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What is the Doctrine of Consideration? Explain its relationship to theEquitable Doctrine of Promissory Estoppel.

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Introduction

Phillip Stylianides Group 19 Contract LAWS 1009 Formative Assignment. Q: What is the Doctrine of Consideration? Explain its relationship to the Equitable Doctrine of Promissory Estoppel. Consideration can be seen as, that which one party gives or promises to give in exchange for the others parties performance or their promise to future performance. The classic definition of consideration was given by the court of first instance in the 1875 case of Currie v Misa1 "A valuable consideration, in the sense of the law, may consist either in some right, interest, profit or benefit accruing to one party or some forbearance, detriment, loss or responsibility, given suffered or undertaken by the other." Therefore some kind of benefit and detriment to the involved parties must be present in order for good consideration to have occurred. For example if you go to buy a pint of lager you pay for the lager and the barman gives you your pint. You have lost money but gained the pint of lager and the barman has lost the pint of lager but gained the money you paid. Here we can see that if there is good consideration then some degree of reciprocity has been fulfilled. As mentioned in the opening line consideration does not have to be immediate and may be a promise of future performance. Consideration may therefore be executed, where one party performs "an act in fulfilment of a promise made by the other" or executory "where there is an exchange of

Middle

AC 87, however it must be of some economic value White v Bluett (1853). The next two sets of rules state that a promise of performance to which you are already bound either through existing legal duties Collins v Godefroy (1831) 1 B&Ad 950 or through an existing contractual obligation with the promisee is not good consideration. Stilk v Myrick (1809)6 The exception to these rules is a promise that exceeds ones original duty under the law or under the contract to the promisee can be found to be good consideration. Ward v Byham (1956) 2 All E.R. 348 and Pinnel's case (1602) 5 Co. Rep. 117a resectively. There are a number of other rulings under the banner of existing contractual duty that must be noted. Where a promisor asks for more funds to perform an existing duty. From previous examples the general ruling would be that the promisor is not entitled to claim extra that has been demanded. However if as in the case of Williams v Roffey (1990) the promisee obtains an extra benefit or avoids a detriment from the performance of the promise, even if the promisor was already bound under the existing contract this can be considered good consideration. In Williams v Roffey the Court of Appeal ruled that because the promisee had escaped the detriment of late completion penalties and the detriment of not having to find another subcontractor they had in effect received a practical benefit and Williams was therefore entitled to claim the additional sum.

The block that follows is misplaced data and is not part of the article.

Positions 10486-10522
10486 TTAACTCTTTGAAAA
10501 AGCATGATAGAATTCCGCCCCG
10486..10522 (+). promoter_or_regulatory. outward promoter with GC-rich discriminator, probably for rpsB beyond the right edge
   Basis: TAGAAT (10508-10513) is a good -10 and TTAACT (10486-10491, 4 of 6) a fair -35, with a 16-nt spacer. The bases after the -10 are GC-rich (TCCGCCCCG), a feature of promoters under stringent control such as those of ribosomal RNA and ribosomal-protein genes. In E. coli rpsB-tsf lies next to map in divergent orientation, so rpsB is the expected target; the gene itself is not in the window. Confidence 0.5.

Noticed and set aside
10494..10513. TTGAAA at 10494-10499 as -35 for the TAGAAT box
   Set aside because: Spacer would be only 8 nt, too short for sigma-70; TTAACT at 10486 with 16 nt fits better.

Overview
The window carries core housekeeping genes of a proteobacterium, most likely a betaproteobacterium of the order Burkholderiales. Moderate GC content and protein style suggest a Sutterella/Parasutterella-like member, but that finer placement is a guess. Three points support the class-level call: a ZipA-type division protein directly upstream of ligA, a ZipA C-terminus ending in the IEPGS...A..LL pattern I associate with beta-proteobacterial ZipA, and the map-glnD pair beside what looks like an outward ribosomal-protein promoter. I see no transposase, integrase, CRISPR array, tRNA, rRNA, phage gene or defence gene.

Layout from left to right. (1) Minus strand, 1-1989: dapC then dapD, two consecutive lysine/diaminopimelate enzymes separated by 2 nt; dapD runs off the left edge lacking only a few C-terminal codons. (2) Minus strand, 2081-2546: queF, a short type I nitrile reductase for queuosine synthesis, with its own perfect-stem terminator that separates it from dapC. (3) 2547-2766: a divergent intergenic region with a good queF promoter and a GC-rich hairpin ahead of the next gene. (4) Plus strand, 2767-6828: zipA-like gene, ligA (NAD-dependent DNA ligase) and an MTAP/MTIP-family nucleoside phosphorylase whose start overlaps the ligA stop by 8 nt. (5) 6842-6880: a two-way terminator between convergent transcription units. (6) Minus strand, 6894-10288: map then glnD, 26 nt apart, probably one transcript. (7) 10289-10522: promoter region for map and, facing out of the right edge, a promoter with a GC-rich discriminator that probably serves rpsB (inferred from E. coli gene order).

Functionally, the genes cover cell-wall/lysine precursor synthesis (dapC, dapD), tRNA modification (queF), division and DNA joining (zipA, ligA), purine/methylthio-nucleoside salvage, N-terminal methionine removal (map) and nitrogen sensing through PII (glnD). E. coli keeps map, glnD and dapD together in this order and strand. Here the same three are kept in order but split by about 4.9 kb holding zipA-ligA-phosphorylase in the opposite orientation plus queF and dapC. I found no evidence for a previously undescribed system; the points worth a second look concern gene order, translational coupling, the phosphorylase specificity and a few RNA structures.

Conclusion

This can be seen in the case of CLP v High Trees Hous Ltd (1947) and also Tool Metal V Tungsen (1955.) In both cases the parties were required to give reasonable notice before obtaining their entitlement. Finally it is widely accepted that unlike consideration, Promissory Estoppel cannot be used to form a contract but only enforces promises to vary existing contracts. Therefore it cannot create a new cause of action. Combe v Combe (1951) 2 KB 215 However this has been challenged in the Australian case Waltons Stores Ltd. V Maher (1988.) The ruling in this case in effect showed that Promissory Estoppel can extend to "the enforcement of voluntary obligations."10 Promissory Estoppel allows the principles of natural justice to be applied in order to mitigate some of the harsh effects of common law rules11 that may have been inapplicable if relying upon the doctrine of consideration. 1 Currie v Misa (1875) LR 10 Ex 153 2 Nutshells contract law 6th Ed R Duxbury P 18-19. 3 Prof Atiyah (1986c) 4 Pao On v Lau Yui Long (1979) [1980] A.C. 614 5 Dr E Laurie LAWS 1009 2003/4 lecture handout No. 3 6 Stilk v Myrick 1809 170 All E.R. Rep. 851. 7 Foakes v Beer (1884) 9 App Cas 605 8 RE Selectmove (1995) 2 All ER 531 (CA) 9 Dr E Laurie 2003/2004 Handout No 3 10 Dr E Laurie 2003/2004 Handout No 3 11 Dr E Laurie 2003/2004 Handout No 3 1 1

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